Long-term results of external auditory canal closure and mastoid obliteration in cochlear implantation after radical mastoidectomy: a clinical and radiological study
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Cochlear implant candidates with mastoid cavity present a significant challenge to safe cochlear implantation because of possible spread of infection to the inner ear as well as an increased risk of electrode array extrusion. Closure of the external auditory canal is one of the several surgical techniques utilized to block the potential entry routes for infection and to protect the implanted device. The main concern after external auditory canal closure is the risk of developing a cholesteatoma, which can lead to an asymptomatic erosion of the temporal bone and/or cochlear implant failure. In this study we present the results of very long-term (mean 12 years) clinical and radiological follow-up in 12 patients who underwent external auditory canal closure associated with mastoid and Eustachian tube obliteration to facilitate cochlear implantation. To date, with a mean ± SD follow-up of 12 ± 4.7 years (range 5–21 years), the only complication experienced was the breakdown of the EAC closure in one patient, successfully treated by performing a rotation skin flap. The results of this study confirmed that external auditory canal closure is a reliable technique in cochlear implantation after radical mastoidectomy provided that a rigorous surgical technique is performed. A right balance between the need to reduce costs and to avoid unnecessary doses of radiation to patients and the task of a radiological surveillance may be represented by performing computed tomography 12–18 months postoperatively and then, only if clinically warranted.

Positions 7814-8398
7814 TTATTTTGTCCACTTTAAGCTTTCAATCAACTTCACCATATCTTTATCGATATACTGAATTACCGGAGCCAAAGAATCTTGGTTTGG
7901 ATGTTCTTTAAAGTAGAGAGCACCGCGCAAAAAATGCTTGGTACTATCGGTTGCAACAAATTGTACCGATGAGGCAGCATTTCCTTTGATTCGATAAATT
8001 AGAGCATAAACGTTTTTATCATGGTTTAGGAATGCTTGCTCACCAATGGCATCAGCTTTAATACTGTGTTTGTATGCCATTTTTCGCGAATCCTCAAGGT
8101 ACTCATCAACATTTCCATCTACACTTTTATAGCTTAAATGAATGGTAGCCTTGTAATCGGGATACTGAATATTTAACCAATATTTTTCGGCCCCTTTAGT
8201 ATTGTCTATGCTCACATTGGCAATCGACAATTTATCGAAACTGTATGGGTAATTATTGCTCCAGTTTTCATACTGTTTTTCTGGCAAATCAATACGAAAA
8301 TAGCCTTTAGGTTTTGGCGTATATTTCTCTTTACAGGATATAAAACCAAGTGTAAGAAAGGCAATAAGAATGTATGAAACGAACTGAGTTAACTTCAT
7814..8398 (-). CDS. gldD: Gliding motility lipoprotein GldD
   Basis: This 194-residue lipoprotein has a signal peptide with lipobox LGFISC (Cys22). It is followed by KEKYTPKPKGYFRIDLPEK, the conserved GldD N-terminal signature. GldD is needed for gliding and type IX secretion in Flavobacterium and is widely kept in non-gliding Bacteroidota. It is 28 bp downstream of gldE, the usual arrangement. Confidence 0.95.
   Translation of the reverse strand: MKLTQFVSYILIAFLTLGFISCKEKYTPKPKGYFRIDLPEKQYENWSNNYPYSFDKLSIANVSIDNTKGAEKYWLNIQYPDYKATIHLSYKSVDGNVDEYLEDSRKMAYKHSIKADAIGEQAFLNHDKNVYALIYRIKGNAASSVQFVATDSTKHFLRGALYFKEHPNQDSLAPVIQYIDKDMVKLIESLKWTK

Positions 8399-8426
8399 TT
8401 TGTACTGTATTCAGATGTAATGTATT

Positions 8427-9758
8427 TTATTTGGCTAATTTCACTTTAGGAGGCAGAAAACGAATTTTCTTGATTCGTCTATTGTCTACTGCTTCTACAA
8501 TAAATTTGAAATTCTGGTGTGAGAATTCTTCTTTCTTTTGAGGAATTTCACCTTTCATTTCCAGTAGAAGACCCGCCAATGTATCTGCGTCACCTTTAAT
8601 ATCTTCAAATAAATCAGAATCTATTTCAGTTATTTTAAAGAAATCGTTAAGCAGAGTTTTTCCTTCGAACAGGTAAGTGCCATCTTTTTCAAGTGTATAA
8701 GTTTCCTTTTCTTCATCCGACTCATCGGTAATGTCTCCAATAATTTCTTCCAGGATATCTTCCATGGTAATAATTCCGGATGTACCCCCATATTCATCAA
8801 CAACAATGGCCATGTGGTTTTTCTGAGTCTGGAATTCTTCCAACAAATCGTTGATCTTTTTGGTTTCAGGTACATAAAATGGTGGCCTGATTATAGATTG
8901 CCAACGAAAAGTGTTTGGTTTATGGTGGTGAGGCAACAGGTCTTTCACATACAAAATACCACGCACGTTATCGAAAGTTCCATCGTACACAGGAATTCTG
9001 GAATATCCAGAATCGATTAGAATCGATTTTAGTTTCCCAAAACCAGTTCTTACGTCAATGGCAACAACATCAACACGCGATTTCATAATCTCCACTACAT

KeywordsCochlear implantation Radical mastoidectomy Computed tomography Chronic otitis media
Conflict of interest
None of the authors have received any sponsorship or funding arrangements related to the present study or conflicts of interest.
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